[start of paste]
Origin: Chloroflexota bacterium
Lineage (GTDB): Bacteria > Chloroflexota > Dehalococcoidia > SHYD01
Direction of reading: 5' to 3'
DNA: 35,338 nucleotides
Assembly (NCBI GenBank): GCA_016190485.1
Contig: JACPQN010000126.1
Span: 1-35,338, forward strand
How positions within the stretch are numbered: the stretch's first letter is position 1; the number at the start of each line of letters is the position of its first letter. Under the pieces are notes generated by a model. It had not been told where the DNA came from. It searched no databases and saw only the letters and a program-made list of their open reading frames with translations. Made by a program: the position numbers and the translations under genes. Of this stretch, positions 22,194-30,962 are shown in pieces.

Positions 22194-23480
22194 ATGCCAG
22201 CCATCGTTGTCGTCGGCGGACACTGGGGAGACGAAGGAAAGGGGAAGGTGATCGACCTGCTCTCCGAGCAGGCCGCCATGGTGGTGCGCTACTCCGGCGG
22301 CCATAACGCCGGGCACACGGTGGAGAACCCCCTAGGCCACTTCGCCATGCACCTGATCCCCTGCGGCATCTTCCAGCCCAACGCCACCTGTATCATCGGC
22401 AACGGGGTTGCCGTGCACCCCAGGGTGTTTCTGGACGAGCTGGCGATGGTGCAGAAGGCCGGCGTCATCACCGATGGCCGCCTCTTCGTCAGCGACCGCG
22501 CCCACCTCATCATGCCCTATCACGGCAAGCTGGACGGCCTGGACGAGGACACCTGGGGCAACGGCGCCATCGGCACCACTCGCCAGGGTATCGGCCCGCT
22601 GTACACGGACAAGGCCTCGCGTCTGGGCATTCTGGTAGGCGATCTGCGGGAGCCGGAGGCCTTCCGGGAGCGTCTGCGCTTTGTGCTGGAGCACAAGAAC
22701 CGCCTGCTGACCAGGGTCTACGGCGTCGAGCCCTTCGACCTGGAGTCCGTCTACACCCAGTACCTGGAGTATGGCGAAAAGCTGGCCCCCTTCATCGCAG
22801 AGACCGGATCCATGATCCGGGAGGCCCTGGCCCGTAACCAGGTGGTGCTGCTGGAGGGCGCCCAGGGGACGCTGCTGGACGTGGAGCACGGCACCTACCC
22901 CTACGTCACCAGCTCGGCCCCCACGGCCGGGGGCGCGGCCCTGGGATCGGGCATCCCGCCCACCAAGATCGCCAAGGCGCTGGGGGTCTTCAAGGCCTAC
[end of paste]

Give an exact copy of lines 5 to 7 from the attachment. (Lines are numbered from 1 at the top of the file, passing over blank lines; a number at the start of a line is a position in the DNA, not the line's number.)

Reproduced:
Assembly (NCBI GenBank): GCA_016190485.1
Contig: JACPQN010000126.1
Span: 1-35,338, forward strand